Have you heard? Hearing problems are twice as common in people with diabetes compared to those without it, according to a study done by investigators at the National Institutes of Health. Also, of the 86 million adults in the U.S. who have prediabetes, the rate of hearing loss is 30 percent higher than in those with normal blood glucose.
About 34.5 million Americans have some type of hearing loss. October is National Protect Your Hearing Month, an important reminder to take steps to preserve your hearing health.
Unfortunately, researchers aren’t quite sure why people with diabetes have a higher rate of hearing loss. It could be that the high blood glucose levels associated with the disease cause damage to the small blood vessels in the inner ear, similar to the way it can damage the eyes and the kidneys. But more research needs to be done.
Because hearing loss occurs slowly over time, you may not notice symptoms. It could be that your family members and friends notice the hearing loss before you do!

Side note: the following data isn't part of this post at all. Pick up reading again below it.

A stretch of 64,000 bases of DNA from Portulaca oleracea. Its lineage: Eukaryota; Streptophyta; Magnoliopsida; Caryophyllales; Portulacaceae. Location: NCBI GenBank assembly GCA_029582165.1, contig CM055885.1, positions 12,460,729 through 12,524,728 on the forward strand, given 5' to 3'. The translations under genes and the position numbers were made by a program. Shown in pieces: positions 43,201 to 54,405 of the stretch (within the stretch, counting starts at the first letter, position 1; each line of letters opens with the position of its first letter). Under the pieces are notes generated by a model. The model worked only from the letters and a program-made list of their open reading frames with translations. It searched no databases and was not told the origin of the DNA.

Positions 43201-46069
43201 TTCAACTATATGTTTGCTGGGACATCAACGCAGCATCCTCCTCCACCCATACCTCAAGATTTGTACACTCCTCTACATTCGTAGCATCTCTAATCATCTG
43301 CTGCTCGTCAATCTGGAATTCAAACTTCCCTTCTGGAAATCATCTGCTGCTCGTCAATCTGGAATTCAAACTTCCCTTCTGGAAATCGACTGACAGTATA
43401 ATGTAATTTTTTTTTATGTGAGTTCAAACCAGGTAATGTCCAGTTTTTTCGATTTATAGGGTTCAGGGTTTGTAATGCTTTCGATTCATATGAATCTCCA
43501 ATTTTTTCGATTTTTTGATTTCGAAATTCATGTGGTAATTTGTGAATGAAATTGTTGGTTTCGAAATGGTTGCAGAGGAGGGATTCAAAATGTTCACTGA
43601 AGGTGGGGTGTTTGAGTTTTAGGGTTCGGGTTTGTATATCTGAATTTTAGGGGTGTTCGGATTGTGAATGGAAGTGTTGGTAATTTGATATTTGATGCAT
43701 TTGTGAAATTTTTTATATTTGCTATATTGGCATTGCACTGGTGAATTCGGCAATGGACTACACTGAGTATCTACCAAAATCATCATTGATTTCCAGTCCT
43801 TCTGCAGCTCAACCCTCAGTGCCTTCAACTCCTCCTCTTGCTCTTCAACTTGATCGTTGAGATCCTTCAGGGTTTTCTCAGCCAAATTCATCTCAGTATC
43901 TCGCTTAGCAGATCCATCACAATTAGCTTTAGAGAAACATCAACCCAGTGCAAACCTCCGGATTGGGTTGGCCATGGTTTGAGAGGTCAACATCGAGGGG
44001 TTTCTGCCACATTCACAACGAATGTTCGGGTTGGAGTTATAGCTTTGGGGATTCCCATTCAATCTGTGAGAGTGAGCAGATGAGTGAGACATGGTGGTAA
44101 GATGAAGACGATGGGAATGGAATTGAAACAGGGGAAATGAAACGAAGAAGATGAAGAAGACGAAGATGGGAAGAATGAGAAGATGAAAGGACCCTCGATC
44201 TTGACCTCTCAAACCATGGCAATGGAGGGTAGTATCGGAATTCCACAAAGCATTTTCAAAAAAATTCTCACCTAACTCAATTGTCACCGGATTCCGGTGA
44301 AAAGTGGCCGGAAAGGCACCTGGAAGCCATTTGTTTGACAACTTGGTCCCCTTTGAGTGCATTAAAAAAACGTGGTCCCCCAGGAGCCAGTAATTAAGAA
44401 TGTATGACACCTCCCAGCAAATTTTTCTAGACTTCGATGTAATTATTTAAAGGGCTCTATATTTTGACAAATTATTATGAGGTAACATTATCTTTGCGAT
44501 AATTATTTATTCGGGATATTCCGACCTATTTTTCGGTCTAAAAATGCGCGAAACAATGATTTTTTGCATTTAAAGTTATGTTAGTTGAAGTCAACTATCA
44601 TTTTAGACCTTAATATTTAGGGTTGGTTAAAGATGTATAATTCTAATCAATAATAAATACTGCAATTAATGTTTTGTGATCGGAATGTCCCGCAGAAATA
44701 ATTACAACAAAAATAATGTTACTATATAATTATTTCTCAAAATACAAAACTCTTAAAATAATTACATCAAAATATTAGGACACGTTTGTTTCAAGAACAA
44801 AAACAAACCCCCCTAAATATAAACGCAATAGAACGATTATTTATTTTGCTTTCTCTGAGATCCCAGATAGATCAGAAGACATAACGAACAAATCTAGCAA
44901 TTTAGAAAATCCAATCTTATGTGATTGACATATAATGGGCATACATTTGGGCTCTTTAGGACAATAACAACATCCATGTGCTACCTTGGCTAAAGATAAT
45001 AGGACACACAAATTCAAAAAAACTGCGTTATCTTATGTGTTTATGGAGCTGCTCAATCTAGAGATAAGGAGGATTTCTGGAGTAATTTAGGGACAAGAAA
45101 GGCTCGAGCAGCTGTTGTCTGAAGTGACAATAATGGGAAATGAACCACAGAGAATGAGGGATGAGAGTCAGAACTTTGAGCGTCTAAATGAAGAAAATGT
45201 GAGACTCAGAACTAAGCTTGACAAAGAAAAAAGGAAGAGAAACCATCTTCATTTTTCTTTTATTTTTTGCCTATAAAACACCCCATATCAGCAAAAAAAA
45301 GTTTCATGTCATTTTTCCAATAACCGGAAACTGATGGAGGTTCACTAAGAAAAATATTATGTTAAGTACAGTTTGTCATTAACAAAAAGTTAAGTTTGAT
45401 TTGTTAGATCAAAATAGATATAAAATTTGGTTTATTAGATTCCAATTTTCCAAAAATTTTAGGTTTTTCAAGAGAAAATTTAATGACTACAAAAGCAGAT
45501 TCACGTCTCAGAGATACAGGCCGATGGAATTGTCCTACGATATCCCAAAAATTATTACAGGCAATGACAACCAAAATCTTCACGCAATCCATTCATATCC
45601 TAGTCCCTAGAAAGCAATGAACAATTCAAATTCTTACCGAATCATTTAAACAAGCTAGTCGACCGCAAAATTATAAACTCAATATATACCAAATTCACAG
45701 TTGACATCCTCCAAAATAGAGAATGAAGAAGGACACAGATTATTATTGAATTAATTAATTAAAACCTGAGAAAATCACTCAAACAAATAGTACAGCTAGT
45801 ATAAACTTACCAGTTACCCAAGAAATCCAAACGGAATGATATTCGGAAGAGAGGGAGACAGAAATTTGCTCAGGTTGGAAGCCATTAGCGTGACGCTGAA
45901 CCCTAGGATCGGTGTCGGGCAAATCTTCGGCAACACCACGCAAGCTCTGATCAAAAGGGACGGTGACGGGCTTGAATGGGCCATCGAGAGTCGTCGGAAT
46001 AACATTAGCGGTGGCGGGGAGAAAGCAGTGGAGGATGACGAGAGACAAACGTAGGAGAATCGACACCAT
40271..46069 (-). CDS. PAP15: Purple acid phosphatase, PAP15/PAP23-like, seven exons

Be on the lookout for these signs of hearing loss:
- Frequently asking others to repeat themselves.
- Trouble following conversations that involve more than two people.
- Thinking that others are mumbling.
- Problems hearing in noisy places such as busy restaurants.
- Trouble hearing the voices of women and small children.
- Turning up the TV or radio volume too loud for others who are nearby.
Do any of these apply to you? Talk to your primary care doctor. You may then want to seek help from a hearing specialist like an audiologist, a licensed hearing aid dispenser or a doctor who specializes in hearing problems. From a full hearing exam, you’ll learn more about your hearing loss and what can be done to treat it.